One can certainly sympathize with the person who wrote these emails both because of the culture of the office at the time and because it is very, very hard to work with or for a tyrant, idiot, weasel or a dump truck, much less someone is embodies them all. But, office email and social networks (online or in person) are not the places to vent the frustration that goes with working with or for them. (As noted in The Empowered Paralegal: Effective, Efficient, and Professional the same goes for comments about clients.)

The problems is not all about the possible consequences, which go beyond lost of a job to the perception persons have of you as a professional. Even those who agree with you will think less of you for having lowered yourself to this form of name-calling. Worse, yet you will be (and therefore feel) less professional. This will cause you to lose some of the respect most necessary for empowerment – respect for yourself.

NFPA’s Annual Convention is just around the corner.

Friday, September 9th, 2011

From the NFPA LinkedIn Group board comes this reminder about the upcoming NFPA National Conference.  I am a big advocate of professional associations in general and NFPA in particular (see the “Professional Associations” category) and encourage any of you who can attend to do so. I’d go myself, but I’m scheduled to moderate a panel on “Teaching in the Cloud: WIMBA” at the AAfPE National Conference in Baltimore two weeks later and there’s a limit to the number of days I can devote to conferences.

You still have an opportunity to participate in NFPA’s Annual Convention, seminars, student workshop and Pro Bono Conference October 13 – 16, in Bloomington, MN. Meet colleagues from across the country, take your pick from 24 seminars on issues including such topics as: Social Media and the Paralegal, Employment Law, Prep, Pray, Live Through Trial, Bankruptcy Petitions and several ethics offerings, as well as seminars designed to provide insight into NFPA’s PCC and PACE exams. There are full day and half day seminar packages available.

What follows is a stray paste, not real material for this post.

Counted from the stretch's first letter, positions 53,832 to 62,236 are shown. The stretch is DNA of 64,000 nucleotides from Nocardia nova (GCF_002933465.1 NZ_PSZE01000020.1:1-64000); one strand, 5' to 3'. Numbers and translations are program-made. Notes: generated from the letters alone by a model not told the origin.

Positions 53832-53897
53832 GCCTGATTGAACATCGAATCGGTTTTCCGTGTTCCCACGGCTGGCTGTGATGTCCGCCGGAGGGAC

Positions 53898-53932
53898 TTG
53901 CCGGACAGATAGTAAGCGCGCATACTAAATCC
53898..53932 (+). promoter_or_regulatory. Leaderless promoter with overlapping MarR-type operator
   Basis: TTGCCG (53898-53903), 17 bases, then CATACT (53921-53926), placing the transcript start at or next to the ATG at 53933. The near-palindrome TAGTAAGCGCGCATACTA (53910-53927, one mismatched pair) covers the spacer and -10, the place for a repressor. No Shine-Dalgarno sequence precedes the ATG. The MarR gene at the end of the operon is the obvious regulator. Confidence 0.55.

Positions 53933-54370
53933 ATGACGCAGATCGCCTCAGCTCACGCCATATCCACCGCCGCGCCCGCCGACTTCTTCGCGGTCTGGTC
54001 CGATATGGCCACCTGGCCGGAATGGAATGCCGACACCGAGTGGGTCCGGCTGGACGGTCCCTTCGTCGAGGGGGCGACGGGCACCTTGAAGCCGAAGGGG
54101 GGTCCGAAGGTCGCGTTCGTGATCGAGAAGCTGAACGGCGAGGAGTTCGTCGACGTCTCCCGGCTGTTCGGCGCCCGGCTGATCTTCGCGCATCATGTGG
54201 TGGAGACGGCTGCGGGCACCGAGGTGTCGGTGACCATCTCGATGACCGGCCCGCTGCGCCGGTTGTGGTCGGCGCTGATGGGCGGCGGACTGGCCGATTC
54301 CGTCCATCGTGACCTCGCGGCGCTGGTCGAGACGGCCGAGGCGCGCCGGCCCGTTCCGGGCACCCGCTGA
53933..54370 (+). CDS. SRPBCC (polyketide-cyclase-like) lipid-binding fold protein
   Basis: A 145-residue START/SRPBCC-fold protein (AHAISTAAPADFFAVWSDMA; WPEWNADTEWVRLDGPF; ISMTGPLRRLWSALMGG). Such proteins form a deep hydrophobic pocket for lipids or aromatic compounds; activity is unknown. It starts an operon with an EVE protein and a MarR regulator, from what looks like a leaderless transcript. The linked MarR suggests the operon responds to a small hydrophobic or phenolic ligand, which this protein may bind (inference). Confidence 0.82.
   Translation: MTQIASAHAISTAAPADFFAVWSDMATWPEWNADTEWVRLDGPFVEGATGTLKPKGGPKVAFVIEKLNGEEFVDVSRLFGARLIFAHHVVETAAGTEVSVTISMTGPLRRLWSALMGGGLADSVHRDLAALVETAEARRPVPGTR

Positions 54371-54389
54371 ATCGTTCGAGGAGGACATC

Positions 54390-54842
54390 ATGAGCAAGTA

For more information check the NFPA website: www.paralegals.org

The Paralegal Knowledge Institute,

Friday, September 9th, 2011

“Friend of the blog” Chere Estrin provided this announcement through the KNOW: The Magazine for Paralegals LinkedIn Group board:

We are giving a heads-up and pre-announcing the opening of The Paralegal Knowledge Institute, an online, interactive Continuing Legal Education community designed specifically for today’s paralegal.

Paralegal Knowledge Institute drives talent transformation and paralegal excellence. This specialized Institute leverages an unsurpassed array of resources to unleash and develop hidden career potential within the paralegal.

The ultimate goal is to help paralegals tranform and further develop professionally through high performance, greater innovation and optimal results.

We have gathered together the very best in instructors, course designers, writers and resources. Please join us in this pre-opening announcement and visit our website. We officially launch on Monday, September 12th.

Thank you, everyone, for your continued support. It’s what has made this new adventure come to life. Your feedback is welcome!